With this aim, Substance is essential, because it enables us to have great control with each texture, allowing us to transfer the details of a high poly model to a low poly model, and, as we will see in the next question, add even more realism and details using masks and produce tileable textures.

Moreover, it allows the creation of PBR shaders, a composition of different maps such as diffuse map, normal map, metallic, AO, and more. Once the maps are exported from Substance, it is necessary to import everything in Unity for the creation of the shader that will be applied to the 3D model.

How did Substance integrate with the other tools of your pipeline?

One of the advantages of Substance is that it fits perfectly into our workflow. As mentioned earlier, Substance Painter is perfect for transferring the details from a 3D high poly model made in 3ds Max to the low poly model that we import into Unity.

Here is an example:

The creation of a single asset is generally a standard process. Starting from the high poly 3D models provided by the architects, we have to evaluate each topology and starting from their high poly version, we build the low poly assets.

Once the low poly model is made, we bring both 3D models (high and low poly) into Substance, where we work on the textures and achieving the PBR materials.

Substance armchair final material, Substance Painter viewport
Substance armchair 4 maps
Shader Unity armchair

Breakdown of the parquet floor created thanks to 3ds Max, Substance Designer, and Unity.

Floor high poly
Floor details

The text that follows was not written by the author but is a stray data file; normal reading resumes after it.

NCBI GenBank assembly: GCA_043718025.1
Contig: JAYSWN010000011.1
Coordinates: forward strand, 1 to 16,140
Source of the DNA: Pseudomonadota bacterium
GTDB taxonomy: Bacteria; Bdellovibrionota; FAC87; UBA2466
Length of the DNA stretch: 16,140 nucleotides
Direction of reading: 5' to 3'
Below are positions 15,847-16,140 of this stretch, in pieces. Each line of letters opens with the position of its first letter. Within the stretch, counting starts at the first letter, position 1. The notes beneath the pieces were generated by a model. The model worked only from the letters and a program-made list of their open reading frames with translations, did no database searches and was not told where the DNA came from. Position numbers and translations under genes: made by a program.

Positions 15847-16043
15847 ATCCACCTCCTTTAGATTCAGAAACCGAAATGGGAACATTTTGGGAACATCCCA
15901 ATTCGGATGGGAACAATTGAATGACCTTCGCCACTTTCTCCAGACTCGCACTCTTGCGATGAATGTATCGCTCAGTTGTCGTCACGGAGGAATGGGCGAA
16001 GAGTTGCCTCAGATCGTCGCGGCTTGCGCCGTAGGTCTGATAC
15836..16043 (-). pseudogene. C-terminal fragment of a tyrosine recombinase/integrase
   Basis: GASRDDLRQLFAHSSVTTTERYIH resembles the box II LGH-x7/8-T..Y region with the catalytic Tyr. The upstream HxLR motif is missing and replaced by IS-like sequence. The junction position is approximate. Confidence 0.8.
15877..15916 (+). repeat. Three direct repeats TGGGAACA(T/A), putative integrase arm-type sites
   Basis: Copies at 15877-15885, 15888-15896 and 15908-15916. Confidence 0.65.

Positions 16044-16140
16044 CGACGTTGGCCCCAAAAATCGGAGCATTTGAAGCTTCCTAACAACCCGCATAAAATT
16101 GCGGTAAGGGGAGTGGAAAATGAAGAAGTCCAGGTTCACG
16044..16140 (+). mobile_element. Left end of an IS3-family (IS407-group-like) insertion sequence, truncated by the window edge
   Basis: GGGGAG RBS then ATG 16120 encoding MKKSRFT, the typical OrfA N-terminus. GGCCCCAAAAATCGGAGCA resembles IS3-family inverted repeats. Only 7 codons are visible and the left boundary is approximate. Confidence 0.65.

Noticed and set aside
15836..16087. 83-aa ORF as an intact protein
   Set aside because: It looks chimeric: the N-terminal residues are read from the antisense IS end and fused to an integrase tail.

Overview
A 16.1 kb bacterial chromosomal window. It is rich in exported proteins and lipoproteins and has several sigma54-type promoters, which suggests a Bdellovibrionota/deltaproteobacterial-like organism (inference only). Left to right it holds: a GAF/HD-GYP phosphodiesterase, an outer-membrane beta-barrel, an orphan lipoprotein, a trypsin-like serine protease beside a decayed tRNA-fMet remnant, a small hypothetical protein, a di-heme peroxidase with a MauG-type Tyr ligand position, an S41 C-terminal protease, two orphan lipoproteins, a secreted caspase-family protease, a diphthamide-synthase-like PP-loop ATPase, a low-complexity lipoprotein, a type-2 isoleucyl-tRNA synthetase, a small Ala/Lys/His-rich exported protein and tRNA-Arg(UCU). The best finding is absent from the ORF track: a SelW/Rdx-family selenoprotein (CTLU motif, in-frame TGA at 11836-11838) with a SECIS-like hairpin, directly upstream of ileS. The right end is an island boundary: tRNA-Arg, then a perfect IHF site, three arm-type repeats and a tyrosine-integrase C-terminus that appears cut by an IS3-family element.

Floor multi-material
Floor low poly
Floor bake option

Once you’ve finished this step in 3ds Max, it is necessary to use Substance Designer.

Floor in Substance Designer
Floor HDRP channel

Examples of materials from Substance Source in the scene.

Substance Source is a great tool to use for the creation of realistic materials without the necessity to produce them from scratch.

For example, the carpet of the work area was made starting from a Substance Source material.

From Substance Source to the shader applied in the scene

Once we know what kind of material we are looking for, based on categories, it is possible to select from several to determine the most suitable for our situation and download it in .sbsar format.

Substance Source categories
Substance Source selected material and related download

But of course, in a custom project, one must always adapt and modify the original Substance Source material. To do that you only need to import the .sbsar file into Substance Designer and work in it.

Substance Source material opened in Substance Designer to be modified
Graph material, high resolution

Once the various maps from Substance Designer exported; it was possible to create the related shader in Unity.

Shader creation in Unity

Are there any tips or tricks you would like to share with the community?

It is fundamental for artists to understand how the materials that surround them are actually made to replicate them correctly in Substance.

It seems like a basic and obvious thing. However, it is the only way to make a real leap in quality: set up a realistic material upon which, with experience and thanks to Substance, you can add details and produce high-quality content.

Any final words you would like to add?

We have seen how helpful Substance is in this process and how Unity can be used for the AEC industry in photo-realistic content.

Unfortunately, explaining every single process would make the article infinitely long and complicated, but I hope this introduction has intrigued you and brings you closer to the real-time world with the use of Unity!

It is possible to download the PC build here if you would like to try the interactive scene and test what one can achieve using Unity and Substance!

All images courtesy of Unity and Oneiros.

Learn more about Unity HDRP.